Ekstedt and his friends have invented a ‘Stone Age microwave,’ a glass box with a pipe feeding into it from the smoker, that allows them to cook food at a lower temperature than when it’s placed directly on the fire or in the wood oven. Bolmgren taught Ekstedt about the chemical reaction produced by acid on cast iron. Received wisdom advises not to cook tomatoes or lemon, but iron is good for us, and Ekstedt is so convinced that it produces a very specific taste in food, he is working with the Nordic Food Lab to try to look more closely at the chemistry. ‘Now when we need new stuff, we go to the hardware store. How can we drill this? How can we put a fire in this?’He says that his relationship with his equipment is totally different from other chefs; like ‘leather shoes you wear every day for years, it’s the same’. It would be hard to over-emphasise Ekstedt’s enthusiasm for this way of cooking, living, looking at the world. ‘It’s become the heart of who I am and what I do every day.’ When he opened the restaurant, the critics got it instantly. AA Gill visited with his family and wrote a rave review in a Swedish newspaper, and he has lectured to architecture students at Harvard. Perhaps the clients took longer: ‘They were like, “on an open fire? Birchwood and you don’t grill?”’ But the restaurant is always full. ‘If you can’t fill the restaurant, then you fail.’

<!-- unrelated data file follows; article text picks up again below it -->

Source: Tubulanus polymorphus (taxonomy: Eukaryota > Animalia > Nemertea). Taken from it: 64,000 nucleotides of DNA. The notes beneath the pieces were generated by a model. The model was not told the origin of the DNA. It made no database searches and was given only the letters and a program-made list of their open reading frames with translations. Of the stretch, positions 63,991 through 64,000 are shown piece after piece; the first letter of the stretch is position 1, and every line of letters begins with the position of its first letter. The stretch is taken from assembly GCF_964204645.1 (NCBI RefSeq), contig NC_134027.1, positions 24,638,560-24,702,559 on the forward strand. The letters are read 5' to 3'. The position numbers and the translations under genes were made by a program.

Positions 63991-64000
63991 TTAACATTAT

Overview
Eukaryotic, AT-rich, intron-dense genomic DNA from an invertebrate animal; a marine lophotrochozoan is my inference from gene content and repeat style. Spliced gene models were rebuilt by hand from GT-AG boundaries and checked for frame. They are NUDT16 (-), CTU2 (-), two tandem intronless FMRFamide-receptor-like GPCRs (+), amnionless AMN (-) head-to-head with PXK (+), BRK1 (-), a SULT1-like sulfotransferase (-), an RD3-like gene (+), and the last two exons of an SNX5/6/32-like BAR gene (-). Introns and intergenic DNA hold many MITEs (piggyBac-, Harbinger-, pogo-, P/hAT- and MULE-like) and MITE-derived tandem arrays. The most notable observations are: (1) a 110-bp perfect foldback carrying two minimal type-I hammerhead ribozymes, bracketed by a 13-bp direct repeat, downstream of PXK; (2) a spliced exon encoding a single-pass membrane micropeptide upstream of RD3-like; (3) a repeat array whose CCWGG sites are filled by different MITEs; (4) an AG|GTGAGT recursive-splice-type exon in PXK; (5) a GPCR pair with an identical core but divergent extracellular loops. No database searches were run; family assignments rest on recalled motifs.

Maybe he’ll start something in London soon: a pop-up for the summer months. He finds it exciting here. He admires the Young Turks, and the Dairy. ‘For so long, it was all about the influence of the Roux brothers and Gordon Ramsay, that French-British style of super-fine dining. And then, the explosion. Boom! So many chefs and places.’ It’s all happened so fast. ‘But a frying pan lasts for centuries because you can’t destroy it,’ says Bolmgren, trying not to say anything too libellous about how not-good-for-you plastic-coated modern pans are. Meanwhile, down at the Skeppshult foundry, the 30-strong workforce, some of whom have worked for the company for 40 or 50 years, is busier than ever, running from seven in the morning until 10 at night to keep up with orders, making cast-iron pans to pass down to future grandchildren. Just as it should be.